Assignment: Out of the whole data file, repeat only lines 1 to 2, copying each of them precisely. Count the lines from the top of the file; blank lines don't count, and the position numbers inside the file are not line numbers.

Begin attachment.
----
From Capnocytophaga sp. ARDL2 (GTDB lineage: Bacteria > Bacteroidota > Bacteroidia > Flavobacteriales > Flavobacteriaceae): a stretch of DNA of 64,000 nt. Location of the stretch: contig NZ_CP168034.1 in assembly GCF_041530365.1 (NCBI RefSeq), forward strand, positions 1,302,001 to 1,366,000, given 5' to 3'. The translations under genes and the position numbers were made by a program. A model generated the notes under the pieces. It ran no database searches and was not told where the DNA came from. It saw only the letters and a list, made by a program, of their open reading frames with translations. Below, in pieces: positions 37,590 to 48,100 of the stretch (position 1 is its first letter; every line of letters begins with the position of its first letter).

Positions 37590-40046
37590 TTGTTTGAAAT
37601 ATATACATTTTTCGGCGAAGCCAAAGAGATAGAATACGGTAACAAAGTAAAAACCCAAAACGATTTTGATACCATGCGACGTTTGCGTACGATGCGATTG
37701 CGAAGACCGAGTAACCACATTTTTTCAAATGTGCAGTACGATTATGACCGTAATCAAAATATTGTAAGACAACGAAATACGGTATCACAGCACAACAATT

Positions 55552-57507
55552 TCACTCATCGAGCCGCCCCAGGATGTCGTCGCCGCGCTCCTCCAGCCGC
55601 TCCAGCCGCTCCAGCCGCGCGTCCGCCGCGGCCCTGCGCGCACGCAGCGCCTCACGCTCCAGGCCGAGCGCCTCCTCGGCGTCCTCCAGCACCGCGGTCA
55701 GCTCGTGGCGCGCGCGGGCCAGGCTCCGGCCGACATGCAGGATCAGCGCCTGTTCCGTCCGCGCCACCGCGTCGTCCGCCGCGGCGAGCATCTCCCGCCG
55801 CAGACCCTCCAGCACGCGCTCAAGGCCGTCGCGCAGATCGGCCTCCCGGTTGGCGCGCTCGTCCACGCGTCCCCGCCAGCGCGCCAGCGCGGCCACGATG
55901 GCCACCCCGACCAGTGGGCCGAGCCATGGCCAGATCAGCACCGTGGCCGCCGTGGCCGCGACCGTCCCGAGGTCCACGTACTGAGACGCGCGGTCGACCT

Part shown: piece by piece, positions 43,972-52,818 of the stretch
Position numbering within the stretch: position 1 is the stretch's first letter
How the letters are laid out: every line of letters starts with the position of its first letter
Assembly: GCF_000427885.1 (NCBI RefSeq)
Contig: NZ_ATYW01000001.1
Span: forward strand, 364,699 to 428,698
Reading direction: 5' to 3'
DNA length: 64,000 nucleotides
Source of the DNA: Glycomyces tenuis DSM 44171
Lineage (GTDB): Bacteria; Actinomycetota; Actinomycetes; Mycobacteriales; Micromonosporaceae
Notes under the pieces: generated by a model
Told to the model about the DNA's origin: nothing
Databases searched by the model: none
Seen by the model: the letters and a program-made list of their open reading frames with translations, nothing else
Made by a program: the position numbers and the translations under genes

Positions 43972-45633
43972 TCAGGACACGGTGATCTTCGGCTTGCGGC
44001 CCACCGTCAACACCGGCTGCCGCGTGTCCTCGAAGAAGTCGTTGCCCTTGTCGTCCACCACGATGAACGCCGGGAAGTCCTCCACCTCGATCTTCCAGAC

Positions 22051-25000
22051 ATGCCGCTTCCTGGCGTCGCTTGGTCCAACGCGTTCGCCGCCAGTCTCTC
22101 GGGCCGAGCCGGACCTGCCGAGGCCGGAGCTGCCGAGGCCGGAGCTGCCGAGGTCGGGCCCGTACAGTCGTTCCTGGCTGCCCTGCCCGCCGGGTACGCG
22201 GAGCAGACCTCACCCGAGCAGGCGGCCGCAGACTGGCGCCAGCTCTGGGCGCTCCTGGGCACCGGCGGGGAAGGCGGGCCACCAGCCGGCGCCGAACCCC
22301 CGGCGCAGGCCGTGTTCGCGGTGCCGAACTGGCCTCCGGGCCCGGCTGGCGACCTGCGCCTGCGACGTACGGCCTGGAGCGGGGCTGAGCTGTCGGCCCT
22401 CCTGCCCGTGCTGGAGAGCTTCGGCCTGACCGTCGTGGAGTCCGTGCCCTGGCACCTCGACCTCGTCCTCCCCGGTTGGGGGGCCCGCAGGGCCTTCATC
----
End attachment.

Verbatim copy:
From Capnocytophaga sp. ARDL2 (GTDB lineage: Bacteria > Bacteroidota > Bacteroidia > Flavobacteriales > Flavobacteriaceae): a stretch of DNA of 64,000 nt. Location of the stretch: contig NZ_CP168034.1 in assembly GCF_041530365.1 (NCBI RefSeq), forward strand, positions 1,302,001 to 1,366,000, given 5' to 3'. The translations under genes and the position numbers were made by a program. A model generated the notes under the pieces. It ran no database searches and was not told where the DNA came from. It saw only the letters and a list, made by a program, of their open reading frames with translations. Below, in pieces: positions 37,590 to 48,100 of the stretch (position 1 is its first letter; every line of letters begins with the position of its first letter).

Positions 37590-40046